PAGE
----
Sometimes the lectionary texts seem to speak to the heart of the struggle. I’m still wrestling with my mixed responses to the Women’s March this last weekend as I am confronted with God’s justice requirements. Reading these texts tells me that I can’t be angry when people show up for justice even if they are later to the game than I was (because I was a lot later than I should have been). I can’t be angry when people show up and still don’t fully grasp the wider issues circling around. I can’t be angry when people think that a march is all about the fun and sense of community that it produces and forget the justice issues by the time they get home. Why? Because they showed up and it isn’t too late, not really. There’s plenty of work to be done even for the late-comers and for the ones who haven’t really opened their eyes or their hearts. The work for justice never ends, right?
I read that familiar passage in Micah about what the Lord requires and I’m convicted all over again. I can’t be angry that so many folks remain oblivious to doing justice, loving kindness, and walking humbly with God because, well, I’m not always so good at it myself. As I sit in my privileged place, I see how easily I once believed that all the inequality and injustice were “normal” and, therefore, right. And how slow I was to awaken to the truth. I also see how I let anger consume and nearly destroy me and justify my poor treatment of my neighbors. And humility, the kind that allows me to be fully myself and allows others to be fully themselves, is a daily battle. God asks something of me every day that I am often reluctant to give. I must be part of the movement for justice for all people even if I get it wrong sometimes. I have to take the risk of showing up and speaking out. And when I get it wrong, I have to be willing to apologize and learn a better way. I want to live in God’s tent even when it makes me decidedly uncomfortable. How ‘bout you?
Now we come to the very familiar Gospel text, the Beatitudes. At the St. Paul, MN Women’s March this weekend, a colleague changed the list to be more inclusive and specific to the issues of today. She inspired me to come up with my own version:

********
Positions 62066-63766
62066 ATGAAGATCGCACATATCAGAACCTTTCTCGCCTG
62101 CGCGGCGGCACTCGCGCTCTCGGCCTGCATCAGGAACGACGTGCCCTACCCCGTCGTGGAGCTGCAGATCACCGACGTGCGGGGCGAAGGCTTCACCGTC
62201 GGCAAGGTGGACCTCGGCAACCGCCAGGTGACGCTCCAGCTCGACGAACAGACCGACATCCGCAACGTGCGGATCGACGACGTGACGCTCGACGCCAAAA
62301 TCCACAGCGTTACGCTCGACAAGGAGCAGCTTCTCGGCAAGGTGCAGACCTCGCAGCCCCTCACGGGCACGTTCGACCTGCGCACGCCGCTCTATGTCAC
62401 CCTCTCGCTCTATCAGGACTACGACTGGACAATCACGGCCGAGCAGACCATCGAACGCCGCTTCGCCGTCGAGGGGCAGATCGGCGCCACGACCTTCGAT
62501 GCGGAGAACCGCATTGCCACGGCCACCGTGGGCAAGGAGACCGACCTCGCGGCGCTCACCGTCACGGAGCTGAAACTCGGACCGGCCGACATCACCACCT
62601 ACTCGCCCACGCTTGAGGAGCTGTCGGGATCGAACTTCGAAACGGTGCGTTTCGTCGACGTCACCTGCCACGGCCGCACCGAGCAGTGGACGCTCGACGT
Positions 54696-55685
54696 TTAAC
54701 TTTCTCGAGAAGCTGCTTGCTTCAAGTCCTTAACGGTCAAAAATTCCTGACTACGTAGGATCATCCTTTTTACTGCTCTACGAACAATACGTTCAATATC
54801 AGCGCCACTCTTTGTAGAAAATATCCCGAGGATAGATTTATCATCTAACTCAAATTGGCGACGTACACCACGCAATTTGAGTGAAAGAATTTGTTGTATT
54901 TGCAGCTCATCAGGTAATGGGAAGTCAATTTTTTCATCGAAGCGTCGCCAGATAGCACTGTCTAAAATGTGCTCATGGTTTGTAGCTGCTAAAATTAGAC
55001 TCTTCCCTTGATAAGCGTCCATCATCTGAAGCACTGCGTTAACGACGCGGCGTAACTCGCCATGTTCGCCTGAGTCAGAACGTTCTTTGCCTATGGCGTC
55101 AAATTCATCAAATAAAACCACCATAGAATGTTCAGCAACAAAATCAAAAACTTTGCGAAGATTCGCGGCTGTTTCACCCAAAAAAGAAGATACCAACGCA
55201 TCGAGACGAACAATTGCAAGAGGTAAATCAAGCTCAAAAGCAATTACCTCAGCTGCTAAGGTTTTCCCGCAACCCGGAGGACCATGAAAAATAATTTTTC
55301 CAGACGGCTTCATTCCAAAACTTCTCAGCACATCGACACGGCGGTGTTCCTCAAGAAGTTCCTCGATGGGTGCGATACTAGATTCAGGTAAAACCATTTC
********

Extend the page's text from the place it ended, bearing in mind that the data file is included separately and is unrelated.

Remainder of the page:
Blessed are the forgotten and forsaken, the ones we walk by and overlook, for heaven will be their home.
Blessed are those mothers who rage against the deaths of their black and brown skinned children whose blood flows in our streets, for they will be comforted.
Blessed are the faithful Muslims and Jews who live under threat of hateful bombs, for they will inherit the Earth.
Blessed are those transgender, queer, and gender-nonconforming people who hunger and thirst for recognition and welcome, for they will be filled.
Blessed are the fierce ones who risk speaking truth and acting with mercy, for they will receive mercy.
Blessed are the quiet ones who show up when no one else does to speak a word of hope, for they will see God.
Blessed are the peacemakers and the justice-seekers who push us beyond what is into what needs to be, for they will be called children of God.
Blessed are those who have had hate thrown at them in Jesus’s name, for theirs will be the realm of heaven.
Blessed are you when you speak truth to power, when you step away from the center to make room for the marginalized, and when you awaken to the injustice all around you. Others will revile you, but you will be loved beyond your imagining and your reward will be immeasurable.
God’s wisdom often looks like foolishness. May we all have the courage to make fools out of ourselves for the sake of Love.
What are you thinking about these texts this week? Where is the Spirit gently leading or urgently pushing you? Please join the conversation below that we may take this journey together.
Rev. Dr. Rachael Keefe is the pastor of Living Table United Church of Christ in Minneapolis, MN. You can find links to her blog, vlog, and books at Beachtheology.com.
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